Little Penguins, Long Coastal Drives, and the Largest Sand Dune Island in the World

My time in Melbourne was MAXIMIZED. I did a couple of day tours with a great little company, Go West, which specializes in just two tours: 1) the Great Ocean Road which leads from Melbourne to Adelaide along Australia’s gorgeous southern coast, and 2) Phillip Island where one can witness the nightly parade of the world’s smallest penguins when they come ashore to return to their nests from a hard day out at sea. I thoroughly enjoyed both of these trips. We packed in two full days of sights and adventure, including a helicopter trip over the famous 12 Apostles (rock formations just off the Great Ocean Road coastline). From the air, we spotted a humpback whale and its blows near the 12 Apostles — quite a sight from the sky — and I managed to capture this on video. On one section of the Great Ocean Road, we drove through a grove of eucalyptus trees from which wild koalas hung like ornaments. It was a bit sureal. And stopping in one neighborhood, we watched as a little koala climbed down a fence and then up a nearby eucalyptus tree. A kookaburra looked on, watching for insects from its perch, and some colorful rosella birds fluttered from one tree to the next above us. It was an amazing scene. Sunset on the Great Ocean Road was phenomenal as well and the clouds created a radiant opalescent effect, enhancing the sun’s colors against the sky and ocean.

My trip to Phillip Island to see the Little Penguins parade up the beach and back to their burrows was equally thrilling. I did the Private Penguin Experience in which you go in a small group of 10 or less with a knowledgable ranger out to a private viewing area away from the crowds of visitors to watch as the penguins come ashore. The “show” starts just after sunset as the penguins first begin the rather treacherous journey back to their burrows. It is at this time that they are most vulnerable to predators such as larger sea birds and birds of prey, dingoes, and foxes. Watching these pint-size penguins waddle ashore, you can sense their trepidation and anxiety. At first, a scout emerges from the waves, looks to see if the coast is relatively clear, and then calls to other penguins. Next, a small group of penguins ventures beyond the waves and up the beach, led by one bold member. However, at the slightest noise or disturbance, they quickly retreat into the waves for safety. After a few cautious attempts, the little group continues all the way up the beach and past the point of return to a well-worn trail in the sand that leads back to their burrows. In one night, we counted over 300 little penguins coming ashore, but this number increases significantly during summer months to a few thousand birds on any given night. Although we were not permitted to photograph the little penguins after dark using flash (as it frightens them), I was able to take some photos (without flash) of penguins who stayed in their burrows during the day at a nearby location on the island. I audio-taped our ranger’s narration throughout the evening as she gave us the blow-by-blow on the penguins’ behaviors during their nocturnal “parade”, and I recorded the penguins’ vocalizations as they attempted to find friends and mates once ashore.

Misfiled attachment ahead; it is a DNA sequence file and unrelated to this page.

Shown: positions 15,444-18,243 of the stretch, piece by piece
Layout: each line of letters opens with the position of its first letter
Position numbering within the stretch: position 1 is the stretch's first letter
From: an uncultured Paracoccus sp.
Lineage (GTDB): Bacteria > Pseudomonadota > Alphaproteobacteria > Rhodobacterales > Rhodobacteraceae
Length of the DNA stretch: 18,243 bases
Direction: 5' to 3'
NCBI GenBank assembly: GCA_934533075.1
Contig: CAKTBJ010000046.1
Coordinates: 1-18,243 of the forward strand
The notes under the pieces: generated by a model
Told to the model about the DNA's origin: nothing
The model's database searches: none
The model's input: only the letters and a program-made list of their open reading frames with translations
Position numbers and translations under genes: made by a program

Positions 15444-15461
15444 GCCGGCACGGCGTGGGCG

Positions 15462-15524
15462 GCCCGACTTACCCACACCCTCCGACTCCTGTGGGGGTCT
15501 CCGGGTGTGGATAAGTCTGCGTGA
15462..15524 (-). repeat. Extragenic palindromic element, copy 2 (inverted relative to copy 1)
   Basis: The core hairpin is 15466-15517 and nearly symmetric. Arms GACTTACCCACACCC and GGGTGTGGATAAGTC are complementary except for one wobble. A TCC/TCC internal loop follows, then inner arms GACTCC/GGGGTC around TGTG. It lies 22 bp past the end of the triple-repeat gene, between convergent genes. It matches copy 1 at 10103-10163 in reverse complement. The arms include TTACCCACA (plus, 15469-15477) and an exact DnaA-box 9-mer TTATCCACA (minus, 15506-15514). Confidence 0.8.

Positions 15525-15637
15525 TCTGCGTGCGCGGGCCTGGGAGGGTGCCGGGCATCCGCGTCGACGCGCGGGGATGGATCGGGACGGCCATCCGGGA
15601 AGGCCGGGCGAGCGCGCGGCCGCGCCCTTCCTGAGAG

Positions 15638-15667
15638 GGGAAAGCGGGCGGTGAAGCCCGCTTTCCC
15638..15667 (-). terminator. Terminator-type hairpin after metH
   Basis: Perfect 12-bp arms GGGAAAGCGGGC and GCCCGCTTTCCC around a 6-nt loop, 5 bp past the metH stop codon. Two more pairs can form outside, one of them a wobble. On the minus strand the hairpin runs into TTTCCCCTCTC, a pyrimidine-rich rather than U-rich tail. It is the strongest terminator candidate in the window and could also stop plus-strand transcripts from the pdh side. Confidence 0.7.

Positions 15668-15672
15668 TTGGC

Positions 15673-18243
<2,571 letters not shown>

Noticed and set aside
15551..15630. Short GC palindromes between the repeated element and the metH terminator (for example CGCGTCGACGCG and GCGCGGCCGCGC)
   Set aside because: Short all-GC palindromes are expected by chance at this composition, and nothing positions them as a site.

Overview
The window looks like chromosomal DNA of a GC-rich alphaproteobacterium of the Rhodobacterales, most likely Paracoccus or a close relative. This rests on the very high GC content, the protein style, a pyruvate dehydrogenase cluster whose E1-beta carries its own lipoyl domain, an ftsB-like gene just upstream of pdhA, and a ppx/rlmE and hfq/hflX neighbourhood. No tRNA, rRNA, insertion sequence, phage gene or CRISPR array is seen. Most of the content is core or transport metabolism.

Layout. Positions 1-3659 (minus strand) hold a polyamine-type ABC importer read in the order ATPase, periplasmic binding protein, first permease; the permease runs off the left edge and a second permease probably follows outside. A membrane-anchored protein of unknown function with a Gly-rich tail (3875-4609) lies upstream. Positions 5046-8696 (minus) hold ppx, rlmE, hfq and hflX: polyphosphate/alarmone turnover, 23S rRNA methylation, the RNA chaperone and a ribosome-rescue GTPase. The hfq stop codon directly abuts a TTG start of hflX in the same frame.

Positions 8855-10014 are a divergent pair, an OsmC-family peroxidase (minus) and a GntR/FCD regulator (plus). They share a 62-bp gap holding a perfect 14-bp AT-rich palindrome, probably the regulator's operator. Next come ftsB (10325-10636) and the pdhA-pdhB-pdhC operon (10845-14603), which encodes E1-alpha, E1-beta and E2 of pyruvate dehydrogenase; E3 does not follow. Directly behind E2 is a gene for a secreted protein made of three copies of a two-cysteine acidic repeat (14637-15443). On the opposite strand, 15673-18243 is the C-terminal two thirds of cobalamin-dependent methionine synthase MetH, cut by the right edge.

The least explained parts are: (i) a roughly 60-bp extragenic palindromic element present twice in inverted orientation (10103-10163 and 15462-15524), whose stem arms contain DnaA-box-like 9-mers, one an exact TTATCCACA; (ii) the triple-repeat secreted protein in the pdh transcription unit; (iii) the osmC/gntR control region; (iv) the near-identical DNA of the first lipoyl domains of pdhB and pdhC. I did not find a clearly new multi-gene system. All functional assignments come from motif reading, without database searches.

After departing Melbourne, I flew on to my final stop on this trip, Brisbane. At the airport, I picked up my hired car and drove about 45 min. up the Sunshine Coast’s M1 highway to Beerwah, home of the Australia Zoo and Steve Irwin, Crocodile Hunter. Crikey! Irwin’s memory is ever-present at that zoo and pictures of him are everywhere. A large memorial area still exhibits various gifts and messages from well-wishers in honor of the beloved Wildlife Warrior. Animal Planet has built a Crocoseum at the zoo where performances involving birds and crocs take place a couple times each day. While a strong entertainment factor is used to hook people, these shows do stress educational and conservation messages about the animals they feature. In addition, Australia Zoo now has a “Tiger Temple” for Bengal tigers and does a similar daily show there to teach folks about tigers. I saw both Crocoseum and Tiger Temple shows and walked the whole zoo in only about 4 hours. So, Australia Zoo is a managable size and not overwhelming. One of the most enjoyable areas is their free-roaming habitat for kangaroos and wallabies where you can just hang out with the critters in their “Roo Heaven”.